Researchers at the University of Washington School of Medicine have developed an experimental vaccine that could prevent or treat aggressive forms of breast cancer. The novel vaccine is “very safe” and a larger Phase II trial is now underway.
The science and other stuff to know
According to World Health Organization, more than seven million women suffer from breast cancer, making it one of the deadliest cancers. In 2022 alone, more than 43,000 women and 500 men in the U.S. could die of breast cancer, according to the National Breast Cancer Foundation. Yes, men, too, can have breast cancer. But it’s rare.
Thankfully, new research published in the journal JAMA Oncology hints we might soon be able to control the disease.
A team of researchers from the University of Washington School of Medicine conducted phase one trials for an experimental DNA vaccine against breast cancer. The vaccine proved “safe and highly effective” in preventing the growth of human epidermal growth receptor 2 (HER2), which regulates cell growth in normal cells. Cancer cells that produce too much HER2 may grow faster and spread to other parts of the body, and these HER2 tumor cells cause up to 30 percent of breast cancers.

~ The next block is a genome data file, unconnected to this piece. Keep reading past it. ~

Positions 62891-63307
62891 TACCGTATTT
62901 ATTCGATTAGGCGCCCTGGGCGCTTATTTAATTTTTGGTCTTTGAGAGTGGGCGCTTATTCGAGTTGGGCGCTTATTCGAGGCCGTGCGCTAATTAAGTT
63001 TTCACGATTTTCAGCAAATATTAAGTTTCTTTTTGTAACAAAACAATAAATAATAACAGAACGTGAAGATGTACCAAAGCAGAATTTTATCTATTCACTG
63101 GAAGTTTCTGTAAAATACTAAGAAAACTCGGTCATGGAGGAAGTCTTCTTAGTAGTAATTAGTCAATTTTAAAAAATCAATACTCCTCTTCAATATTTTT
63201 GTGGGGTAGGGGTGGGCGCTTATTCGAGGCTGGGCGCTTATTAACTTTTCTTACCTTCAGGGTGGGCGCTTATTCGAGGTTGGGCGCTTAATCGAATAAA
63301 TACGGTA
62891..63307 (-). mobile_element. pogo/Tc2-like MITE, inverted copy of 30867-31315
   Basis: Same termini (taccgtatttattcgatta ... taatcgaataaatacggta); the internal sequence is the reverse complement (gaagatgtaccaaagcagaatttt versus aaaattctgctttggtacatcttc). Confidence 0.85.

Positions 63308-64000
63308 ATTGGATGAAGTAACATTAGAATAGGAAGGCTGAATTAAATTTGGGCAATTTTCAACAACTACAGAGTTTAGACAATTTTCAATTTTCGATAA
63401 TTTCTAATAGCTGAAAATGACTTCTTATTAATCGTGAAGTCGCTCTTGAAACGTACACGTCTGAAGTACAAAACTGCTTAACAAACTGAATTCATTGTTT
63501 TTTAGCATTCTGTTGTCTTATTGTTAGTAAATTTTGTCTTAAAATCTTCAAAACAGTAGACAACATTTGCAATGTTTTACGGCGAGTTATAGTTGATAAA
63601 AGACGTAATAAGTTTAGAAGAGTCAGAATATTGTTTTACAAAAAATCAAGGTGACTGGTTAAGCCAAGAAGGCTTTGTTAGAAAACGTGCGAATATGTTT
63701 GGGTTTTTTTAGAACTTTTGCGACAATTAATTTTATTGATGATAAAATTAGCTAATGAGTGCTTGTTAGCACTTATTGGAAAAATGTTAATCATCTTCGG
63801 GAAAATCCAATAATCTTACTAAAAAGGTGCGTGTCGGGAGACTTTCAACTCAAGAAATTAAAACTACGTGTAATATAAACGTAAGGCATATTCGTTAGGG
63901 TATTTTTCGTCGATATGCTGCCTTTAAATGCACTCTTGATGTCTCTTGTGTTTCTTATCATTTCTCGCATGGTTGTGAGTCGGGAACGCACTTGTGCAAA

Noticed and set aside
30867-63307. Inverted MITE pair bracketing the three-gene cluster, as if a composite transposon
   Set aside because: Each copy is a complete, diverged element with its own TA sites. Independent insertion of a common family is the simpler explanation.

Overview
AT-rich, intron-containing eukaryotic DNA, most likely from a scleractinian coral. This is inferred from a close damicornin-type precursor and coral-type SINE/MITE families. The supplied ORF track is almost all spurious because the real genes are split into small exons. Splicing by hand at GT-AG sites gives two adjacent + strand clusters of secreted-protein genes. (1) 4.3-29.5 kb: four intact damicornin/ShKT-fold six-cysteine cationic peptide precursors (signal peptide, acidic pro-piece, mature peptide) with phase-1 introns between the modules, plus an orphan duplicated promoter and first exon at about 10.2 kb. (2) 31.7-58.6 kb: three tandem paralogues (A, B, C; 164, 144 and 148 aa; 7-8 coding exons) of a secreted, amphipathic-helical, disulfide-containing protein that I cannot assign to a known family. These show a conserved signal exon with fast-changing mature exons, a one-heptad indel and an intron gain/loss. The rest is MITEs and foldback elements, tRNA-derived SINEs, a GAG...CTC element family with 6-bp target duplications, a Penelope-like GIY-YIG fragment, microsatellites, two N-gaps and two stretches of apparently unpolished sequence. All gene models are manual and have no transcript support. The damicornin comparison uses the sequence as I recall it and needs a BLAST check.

In the trial, which began 20 years ago, the research team enrolled 66 patients with advanced HER2-positive breast cancer. They then administered three different doses to the volunteers, with the primary goal of evaluating the long-term safety of the vaccine.
Since HER2 proteins can be found in other cell types, the team planned a 10-year follow-up for each patient. This was to ensure there were no lingering problems of immune activity against healthy tissue.
“The results showed that the vaccine was very safe,” Mary Disis, lead author of the new study, said in a press release. “In fact, the most common side effects that we saw in about half the patients were very similar to what you see with COVID vaccines. [They include] redness and swelling at the injection site and maybe some fever, chills and flu-like symptoms.”
While the trial wasn’t geared to evaluate how effective the vaccine is at treating breast cancer, Disis points out that it showed promising early signs of efficacy.
“This particular vaccine directed against HER2 neu showed very interesting clinical results of those advanced stage breast cancer patients that we’ve now followed about ten years: 80 percent of them are still alive,” she told CBS News. “And that’s with Stage 3 and Stage 4 disease.”
Some cancers are aggressive and resist immunotherapy. However, researchers believe this vaccine could be used in the prevention or treatment of various forms of breast cancer.
A phase two trial of the vaccine is currently underway. The trial will test the efficacy of the vaccine in a larger cohort of HER2-positive patients.